BJÖRK: Yes, for sure. I’ve always appreciated working with people I have chemistry with, who are friends, and where you feel that the work is growing while you are getting to know each other better. Because the relationship changes as you learn more about people, and the work sort of takes on its own life. I enjoy this very much. We’ve had a lot of conversations, but it’s never directly about the work. I sometimes get a little shy when people try to analyze too much.

AUGUSTYNIAK: I think the same. That’s why doing an interview like this is complicated for us. [Björk laughs] Because we’ve talked a lot, but we’ve never really talked about certain things.

AMZALAG: I don’t really ask questions when we work together. Everything is kind of understood in the process, and that’s why I always prefer to decode what you’re doing, and then make my opinion privately. So maybe I would not be a good journalist . . . But now that we have kind of accepted this game, we have to force -ourselves to try to get things in public.

BJÖRK: Yeah, it’s a sign that you have a good work relationship if you don’t have to analyze. [laughs] That’s usually a good sign within creative work. Should I ask the next question?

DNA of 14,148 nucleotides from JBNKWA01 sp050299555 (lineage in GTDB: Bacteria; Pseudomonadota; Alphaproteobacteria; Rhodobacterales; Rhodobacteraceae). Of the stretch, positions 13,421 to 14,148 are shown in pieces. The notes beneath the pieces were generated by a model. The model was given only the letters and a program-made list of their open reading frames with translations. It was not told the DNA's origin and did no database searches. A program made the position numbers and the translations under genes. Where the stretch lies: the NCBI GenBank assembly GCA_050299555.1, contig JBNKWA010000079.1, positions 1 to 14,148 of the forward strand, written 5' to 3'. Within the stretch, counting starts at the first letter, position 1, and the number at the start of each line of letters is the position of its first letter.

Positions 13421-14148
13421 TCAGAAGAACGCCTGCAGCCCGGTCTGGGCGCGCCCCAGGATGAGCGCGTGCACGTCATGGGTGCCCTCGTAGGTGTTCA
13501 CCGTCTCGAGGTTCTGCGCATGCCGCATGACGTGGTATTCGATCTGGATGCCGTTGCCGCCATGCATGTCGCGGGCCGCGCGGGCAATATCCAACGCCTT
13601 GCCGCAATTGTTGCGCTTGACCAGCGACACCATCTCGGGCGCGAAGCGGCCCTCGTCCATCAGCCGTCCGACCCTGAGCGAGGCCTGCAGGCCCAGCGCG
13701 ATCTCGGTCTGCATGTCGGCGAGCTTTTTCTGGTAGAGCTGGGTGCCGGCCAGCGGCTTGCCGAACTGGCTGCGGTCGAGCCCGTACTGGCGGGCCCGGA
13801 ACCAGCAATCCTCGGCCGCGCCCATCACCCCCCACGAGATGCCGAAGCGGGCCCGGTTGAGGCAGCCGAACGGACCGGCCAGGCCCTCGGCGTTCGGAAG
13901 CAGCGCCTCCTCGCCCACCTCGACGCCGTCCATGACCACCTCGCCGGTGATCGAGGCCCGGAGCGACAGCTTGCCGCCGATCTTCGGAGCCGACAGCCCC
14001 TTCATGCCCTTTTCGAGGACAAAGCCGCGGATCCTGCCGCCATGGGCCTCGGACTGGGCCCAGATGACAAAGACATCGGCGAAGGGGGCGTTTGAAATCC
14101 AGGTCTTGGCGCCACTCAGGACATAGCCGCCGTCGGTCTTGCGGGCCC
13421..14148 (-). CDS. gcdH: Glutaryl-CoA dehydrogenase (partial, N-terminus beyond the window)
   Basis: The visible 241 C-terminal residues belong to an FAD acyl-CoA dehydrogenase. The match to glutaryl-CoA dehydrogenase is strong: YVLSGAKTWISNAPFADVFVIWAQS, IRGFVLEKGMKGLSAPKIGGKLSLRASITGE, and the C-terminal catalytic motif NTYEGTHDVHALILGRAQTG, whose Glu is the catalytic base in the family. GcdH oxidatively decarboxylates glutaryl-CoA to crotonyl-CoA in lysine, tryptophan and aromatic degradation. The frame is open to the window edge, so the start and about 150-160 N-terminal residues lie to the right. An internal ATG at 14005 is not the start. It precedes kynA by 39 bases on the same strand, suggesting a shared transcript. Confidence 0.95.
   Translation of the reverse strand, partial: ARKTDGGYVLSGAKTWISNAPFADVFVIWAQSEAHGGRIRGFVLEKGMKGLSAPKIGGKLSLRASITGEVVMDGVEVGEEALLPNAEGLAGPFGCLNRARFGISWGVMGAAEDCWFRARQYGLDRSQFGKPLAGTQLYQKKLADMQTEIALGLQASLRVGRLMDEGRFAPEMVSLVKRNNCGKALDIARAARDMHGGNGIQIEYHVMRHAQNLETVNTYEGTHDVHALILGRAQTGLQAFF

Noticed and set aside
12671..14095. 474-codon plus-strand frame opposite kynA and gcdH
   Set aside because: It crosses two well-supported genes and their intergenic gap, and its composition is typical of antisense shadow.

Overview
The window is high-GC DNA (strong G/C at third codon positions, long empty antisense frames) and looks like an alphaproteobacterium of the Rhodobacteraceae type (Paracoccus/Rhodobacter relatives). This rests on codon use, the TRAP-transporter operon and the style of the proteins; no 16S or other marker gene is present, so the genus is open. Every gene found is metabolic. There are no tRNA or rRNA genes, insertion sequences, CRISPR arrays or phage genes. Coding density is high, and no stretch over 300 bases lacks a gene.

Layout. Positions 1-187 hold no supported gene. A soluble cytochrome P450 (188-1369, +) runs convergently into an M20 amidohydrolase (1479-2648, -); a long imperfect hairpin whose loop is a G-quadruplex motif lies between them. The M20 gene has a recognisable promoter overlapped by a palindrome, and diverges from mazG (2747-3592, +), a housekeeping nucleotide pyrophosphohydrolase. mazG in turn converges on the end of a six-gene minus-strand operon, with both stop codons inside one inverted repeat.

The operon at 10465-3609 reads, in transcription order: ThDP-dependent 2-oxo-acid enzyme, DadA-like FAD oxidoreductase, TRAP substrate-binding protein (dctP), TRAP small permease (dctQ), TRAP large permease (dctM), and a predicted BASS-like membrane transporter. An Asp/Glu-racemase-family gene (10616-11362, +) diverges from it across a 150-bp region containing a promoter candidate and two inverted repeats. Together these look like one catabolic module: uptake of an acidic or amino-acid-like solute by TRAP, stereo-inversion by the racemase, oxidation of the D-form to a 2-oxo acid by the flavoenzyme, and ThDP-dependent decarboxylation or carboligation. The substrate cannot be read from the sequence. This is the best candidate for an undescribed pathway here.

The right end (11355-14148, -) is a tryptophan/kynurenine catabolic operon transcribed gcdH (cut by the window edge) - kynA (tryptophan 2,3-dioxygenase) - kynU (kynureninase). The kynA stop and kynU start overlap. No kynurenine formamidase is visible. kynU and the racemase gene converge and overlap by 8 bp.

AUGUSTYNIAK: Yes, ask the next one.

BJÖRK: I wanted to know if you would ever be interested in building your own house. And where you would want to build it, and what material it would be made out of, and if you would want to paint it. Would you want it to be made of wood or concrete or glass? What color would you paint it?

AUGUSTYNIAK: I have a problem with this because I tend to live where chance leads me. I’m not very good at building a nest. I’m a bit like the cuckoo. I like to find existing nests. I like the idea of a ready-made house.

AMZALAG: I think for me as well—I would be completely embarrassed about having to think about what kind of house I’d build because it would raise too many questions. [laughs]